aka: Hellraiser 5: Inferno
Director: Scott Derrickson
Starring: Craig Sheffer, Nicholas Turturro, James Remar, Doug Bradley, Nicholas Sadler
The terrifying new chapter in the “Hellraiser” legacy!
Joseph Thorne is a working detective in Denver that takes everything he has for granted. He has a beautiful wife, a lovely young daughter and a respectable job, but he still can’t let go of living a life of sin. He cheats on his wife, is hardly home and doesn’t play it straight at his job.
After investigating a strange murder, he finds a puzzle box that he takes with him home. After opening the box he Thorne opens up the doors to another dimension that will mess with him while he is still trying to solve the murder case by hunting down an evil being named “The Engineer”.
This fifth entry in the Hellraiser series marks a change in the direction. No longer does the story really revolve around the puzzle box and the cenobites, instead the fans got several sequels that felt like they were original scripts that they just found a way to add the cenobites and the puzzle box into. Why the studios decided to go this way with such a fantastic and popular franchise is beyond me and is the biggest puzzle of the entire franchise.
Inferno is one of the better efforts of this half of the franchise. It’s a clever written film that is able to still make the addition of the Hellraiser saga become a part of it and make it all work. It does feel more like a psychological thriller than a horror film though, and some of the “horror scenes” seems a bit added on.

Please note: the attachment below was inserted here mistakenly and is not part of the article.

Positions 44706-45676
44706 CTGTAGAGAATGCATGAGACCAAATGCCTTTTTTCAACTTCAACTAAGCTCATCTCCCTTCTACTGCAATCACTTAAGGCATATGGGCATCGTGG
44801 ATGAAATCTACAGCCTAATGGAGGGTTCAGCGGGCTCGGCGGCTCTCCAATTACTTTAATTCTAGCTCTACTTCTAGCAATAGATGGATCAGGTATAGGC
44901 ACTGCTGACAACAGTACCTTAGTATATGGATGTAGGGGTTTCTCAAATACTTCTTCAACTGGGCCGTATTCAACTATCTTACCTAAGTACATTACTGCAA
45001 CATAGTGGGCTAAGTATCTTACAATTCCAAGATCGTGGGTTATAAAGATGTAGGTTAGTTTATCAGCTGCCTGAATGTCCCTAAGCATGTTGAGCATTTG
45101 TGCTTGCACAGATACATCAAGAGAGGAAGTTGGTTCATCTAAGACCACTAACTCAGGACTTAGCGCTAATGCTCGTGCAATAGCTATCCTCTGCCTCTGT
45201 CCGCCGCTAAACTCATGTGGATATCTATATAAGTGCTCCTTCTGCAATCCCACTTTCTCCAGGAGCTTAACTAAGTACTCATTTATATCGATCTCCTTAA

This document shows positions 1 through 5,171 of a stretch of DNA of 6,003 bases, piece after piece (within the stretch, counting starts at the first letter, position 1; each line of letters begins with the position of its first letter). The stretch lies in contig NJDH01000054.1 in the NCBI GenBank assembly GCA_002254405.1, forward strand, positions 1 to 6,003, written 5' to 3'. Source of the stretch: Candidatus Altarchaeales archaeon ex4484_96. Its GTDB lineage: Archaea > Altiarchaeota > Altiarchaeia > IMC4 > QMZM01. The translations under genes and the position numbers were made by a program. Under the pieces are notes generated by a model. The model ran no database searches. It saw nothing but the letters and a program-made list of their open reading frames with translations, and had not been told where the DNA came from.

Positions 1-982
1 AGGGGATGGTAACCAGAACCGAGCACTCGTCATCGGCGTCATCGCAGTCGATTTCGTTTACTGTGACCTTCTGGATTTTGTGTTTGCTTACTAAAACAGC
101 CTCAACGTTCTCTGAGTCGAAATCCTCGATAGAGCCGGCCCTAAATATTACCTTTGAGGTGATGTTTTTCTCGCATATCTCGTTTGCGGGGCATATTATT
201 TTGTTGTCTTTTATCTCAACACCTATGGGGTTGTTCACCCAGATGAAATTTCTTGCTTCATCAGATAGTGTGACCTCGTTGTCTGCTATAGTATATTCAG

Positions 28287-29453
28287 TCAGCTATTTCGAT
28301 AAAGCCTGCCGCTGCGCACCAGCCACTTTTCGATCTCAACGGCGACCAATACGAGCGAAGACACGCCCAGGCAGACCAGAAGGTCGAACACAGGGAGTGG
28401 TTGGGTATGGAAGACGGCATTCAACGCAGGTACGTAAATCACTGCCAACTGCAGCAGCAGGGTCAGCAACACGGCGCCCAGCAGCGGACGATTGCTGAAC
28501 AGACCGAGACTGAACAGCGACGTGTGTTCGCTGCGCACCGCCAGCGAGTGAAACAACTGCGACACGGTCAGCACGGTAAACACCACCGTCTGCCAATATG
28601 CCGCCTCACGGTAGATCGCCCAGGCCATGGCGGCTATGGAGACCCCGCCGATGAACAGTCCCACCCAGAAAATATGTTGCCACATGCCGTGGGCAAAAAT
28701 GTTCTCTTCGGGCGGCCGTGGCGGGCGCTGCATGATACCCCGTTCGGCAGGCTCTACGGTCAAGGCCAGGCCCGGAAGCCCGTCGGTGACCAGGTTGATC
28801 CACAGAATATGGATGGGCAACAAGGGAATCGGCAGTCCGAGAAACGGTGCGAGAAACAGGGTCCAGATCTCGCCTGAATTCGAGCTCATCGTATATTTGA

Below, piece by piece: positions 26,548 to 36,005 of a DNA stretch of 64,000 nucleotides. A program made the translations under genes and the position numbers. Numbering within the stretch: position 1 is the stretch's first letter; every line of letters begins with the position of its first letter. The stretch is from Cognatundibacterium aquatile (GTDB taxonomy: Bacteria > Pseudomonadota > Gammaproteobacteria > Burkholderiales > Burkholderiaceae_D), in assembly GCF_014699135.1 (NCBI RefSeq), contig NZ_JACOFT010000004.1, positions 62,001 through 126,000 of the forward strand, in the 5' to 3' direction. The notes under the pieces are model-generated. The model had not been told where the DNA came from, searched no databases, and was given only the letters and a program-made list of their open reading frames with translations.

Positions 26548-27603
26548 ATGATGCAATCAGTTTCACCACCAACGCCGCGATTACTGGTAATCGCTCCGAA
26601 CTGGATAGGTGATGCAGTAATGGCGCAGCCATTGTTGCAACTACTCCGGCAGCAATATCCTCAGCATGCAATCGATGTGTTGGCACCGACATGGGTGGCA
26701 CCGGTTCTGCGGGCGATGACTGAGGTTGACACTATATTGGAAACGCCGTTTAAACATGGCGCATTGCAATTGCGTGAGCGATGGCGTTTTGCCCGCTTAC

The addition of the Hellraiser franchise works well here because we are invited into the inner personal hell of Joseph Thorne, a hell he has created for himself. It is not surprising to see that this was material that attracted the young director Scott Derrickson to the project. Although he first got his big hit with The Exorcism of Emily Rose five years after Inferno, and made even a bigger dent in the horror world with the scary 2012 effort Sinister, this film still feels like a fitting project for him to experiment with.
Although his later efforts have been more visually striking and better put together, Inferno does feel very competently made. It does lack any scares though, but does have some decent special effects. There are a few cheesy flaws (the cowboy and ninja girls?) that shouldn’t have been here though. It will also not help horror fans that Pinhead only makes a big entry after approximately 80 minutes into the film. The acting is decent and Craig Sheffer does a good job with his part as detective Thorne.
Hellraiser: Inferno is not a bad film, it should just never have been a part of the Hellraiser franchise. The filmmakers did the best they could with the source material and somehow made it work with the addition of Pinhead. It’s not what Hellraiser fans wanted, but if you look past that then you should find enough to keep you entertained here.